Wallace Lawson signed-up in January 1915, serving with a territorial outfit. He was posted to Ireland and rode out a tense period, before being posted to France. The man saw out 1917 in mud, lived through the German offensives of early 1918 and was a part of the counter offensives that led to the collapse of Germany and the end of the War. The fact that his grave is in Great Wyrley Cemetery, in a somewhat tatty condition, is not something we should be proud of, but does give a far more visible local reminder than a grave in France. Lawson lies here because of a cruel joke – being plucked on his way home to see his family after the fighting was done. He even received a wound stripe; although we don’t know for what; he was every inch a soldier. I look at his grave and stone, and somehow feel that the cordon of 24 soldiers that circled that space in 1919 seems so distant now.

Cheslyn Hay's War Memorial. It makes no mention of Wallace Lawson. 2014.

Cheslyn Hay’s War Memorial. 2014.

Thank you to:
National Library of Canada
Staffordshire Record Office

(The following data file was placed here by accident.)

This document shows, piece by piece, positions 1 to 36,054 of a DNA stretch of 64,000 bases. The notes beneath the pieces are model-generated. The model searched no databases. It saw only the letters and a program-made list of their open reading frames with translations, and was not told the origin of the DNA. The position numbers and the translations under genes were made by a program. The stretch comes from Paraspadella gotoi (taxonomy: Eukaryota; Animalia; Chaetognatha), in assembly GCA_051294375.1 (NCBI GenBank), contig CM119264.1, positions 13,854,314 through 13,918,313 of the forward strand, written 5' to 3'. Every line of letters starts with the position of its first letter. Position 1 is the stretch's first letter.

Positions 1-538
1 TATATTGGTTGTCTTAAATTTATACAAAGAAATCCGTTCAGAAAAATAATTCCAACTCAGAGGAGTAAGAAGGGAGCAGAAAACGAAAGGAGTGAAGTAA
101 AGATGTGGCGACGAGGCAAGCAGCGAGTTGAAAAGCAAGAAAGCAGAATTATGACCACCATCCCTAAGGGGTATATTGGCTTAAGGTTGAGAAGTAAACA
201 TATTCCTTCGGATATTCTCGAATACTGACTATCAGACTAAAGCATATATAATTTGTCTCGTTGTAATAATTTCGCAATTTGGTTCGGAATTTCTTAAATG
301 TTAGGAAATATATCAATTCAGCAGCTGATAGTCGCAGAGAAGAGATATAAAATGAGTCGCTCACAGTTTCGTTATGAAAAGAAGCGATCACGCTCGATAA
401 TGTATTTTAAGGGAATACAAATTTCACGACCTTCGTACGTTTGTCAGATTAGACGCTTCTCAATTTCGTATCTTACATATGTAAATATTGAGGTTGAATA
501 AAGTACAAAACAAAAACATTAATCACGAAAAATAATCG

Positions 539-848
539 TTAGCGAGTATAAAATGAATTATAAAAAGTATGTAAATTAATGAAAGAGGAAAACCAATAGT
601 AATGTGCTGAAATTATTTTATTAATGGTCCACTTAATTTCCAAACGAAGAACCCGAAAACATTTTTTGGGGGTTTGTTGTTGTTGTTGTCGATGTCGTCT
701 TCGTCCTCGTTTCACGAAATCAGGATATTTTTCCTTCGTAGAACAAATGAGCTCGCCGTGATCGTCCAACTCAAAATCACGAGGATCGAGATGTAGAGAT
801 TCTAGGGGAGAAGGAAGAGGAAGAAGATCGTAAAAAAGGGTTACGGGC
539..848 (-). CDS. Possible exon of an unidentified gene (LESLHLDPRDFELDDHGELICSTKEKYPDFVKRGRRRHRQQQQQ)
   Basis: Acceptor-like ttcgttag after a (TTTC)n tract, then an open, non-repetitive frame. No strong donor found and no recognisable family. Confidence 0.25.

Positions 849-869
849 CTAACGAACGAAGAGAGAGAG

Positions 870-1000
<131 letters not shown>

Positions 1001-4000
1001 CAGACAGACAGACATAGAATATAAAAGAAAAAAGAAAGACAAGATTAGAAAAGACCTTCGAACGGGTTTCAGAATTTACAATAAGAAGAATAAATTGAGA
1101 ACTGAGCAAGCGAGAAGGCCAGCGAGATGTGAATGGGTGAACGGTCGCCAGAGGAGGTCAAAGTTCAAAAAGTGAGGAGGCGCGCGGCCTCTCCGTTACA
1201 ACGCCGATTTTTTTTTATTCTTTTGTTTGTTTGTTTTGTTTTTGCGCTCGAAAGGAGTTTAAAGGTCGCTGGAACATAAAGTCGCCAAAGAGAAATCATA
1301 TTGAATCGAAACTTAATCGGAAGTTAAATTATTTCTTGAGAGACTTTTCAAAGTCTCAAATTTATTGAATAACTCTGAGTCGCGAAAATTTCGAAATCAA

National Archives
Cannock Library
Great Wyrley Parish Council

Walsall Local History Centre

  1. Flanders Field says:

    Again another great piece of research for one who deserves nothing less.

  2. Flanders Field says:

    The CWGC replace worn or damaged Headstones on official War Graves, which Lawson’s is, true it is not an ‘official headstone’ but it might be worth the local Royal British Legion branch putting in a request.

    They may need the permission of the plot-holder.

  3. David Brown says:

    Without publications such as these we would not be enriched with the knowledge of the loss at Passchendale. The history of the mud slides and the bombing making recovery of equipment man and beast impossible. Our children and their children need more of this in the National Curriculum and less of non existent importance from eastern bloc Countries.

  4. Violet Leach says:

    Another brilliant piece of writing